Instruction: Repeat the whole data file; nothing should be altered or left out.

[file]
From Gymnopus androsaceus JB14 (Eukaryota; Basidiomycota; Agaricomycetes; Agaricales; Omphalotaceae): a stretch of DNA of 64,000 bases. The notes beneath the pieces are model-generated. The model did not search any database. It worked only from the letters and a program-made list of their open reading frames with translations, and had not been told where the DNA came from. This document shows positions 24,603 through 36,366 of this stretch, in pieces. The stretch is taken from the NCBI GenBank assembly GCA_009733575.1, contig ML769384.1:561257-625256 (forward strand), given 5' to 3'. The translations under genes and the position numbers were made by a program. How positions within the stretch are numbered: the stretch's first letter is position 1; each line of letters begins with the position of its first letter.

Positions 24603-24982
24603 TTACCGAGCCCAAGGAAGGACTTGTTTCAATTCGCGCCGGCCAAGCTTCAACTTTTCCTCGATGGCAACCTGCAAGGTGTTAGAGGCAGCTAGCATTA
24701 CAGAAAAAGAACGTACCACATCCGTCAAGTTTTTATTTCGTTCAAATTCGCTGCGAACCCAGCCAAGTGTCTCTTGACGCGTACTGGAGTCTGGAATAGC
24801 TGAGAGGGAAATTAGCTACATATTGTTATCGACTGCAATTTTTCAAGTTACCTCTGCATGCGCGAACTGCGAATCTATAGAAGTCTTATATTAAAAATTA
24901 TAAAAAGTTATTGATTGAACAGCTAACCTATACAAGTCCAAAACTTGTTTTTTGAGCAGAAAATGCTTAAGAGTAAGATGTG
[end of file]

From Gymnopus androsaceus JB14 (Eukaryota; Basidiomycota; Agaricomycetes; Agaricales; Omphalotaceae): a stretch of DNA of 64,000 bases. The notes beneath the pieces are model-generated. The model did not search any database. It worked only from the letters and a program-made list of their open reading frames with translations, and had not been told where the DNA came from. This document shows positions 24,603 through 36,366 of this stretch, in pieces. The stretch is taken from the NCBI GenBank assembly GCA_009733575.1, contig ML769384.1:561257-625256 (forward strand), given 5' to 3'. The translations under genes and the position numbers were made by a program. How positions within the stretch are numbered: the stretch's first letter is position 1; each line of letters begins with the position of its first letter.

Positions 24603-24982
24603 TTACCGAGCCCAAGGAAGGACTTGTTTCAATTCGCGCCGGCCAAGCTTCAACTTTTCCTCGATGGCAACCTGCAAGGTGTTAGAGGCAGCTAGCATTA
24701 CAGAAAAAGAACGTACCACATCCGTCAAGTTTTTATTTCGTTCAAATTCGCTGCGAACCCAGCCAAGTGTCTCTTGACGCGTACTGGAGTCTGGAATAGC
24801 TGAGAGGGAAATTAGCTACATATTGTTATCGACTGCAATTTTTCAAGTTACCTCTGCATGCGCGAACTGCGAATCTATAGAAGTCTTATATTAAAAATTA
24901 TAAAAAGTTATTGATTGAACAGCTAACCTATACAAGTCCAAAACTTGTTTTTTGAGCAGAAAATGCTTAAGAGTAAGATGTG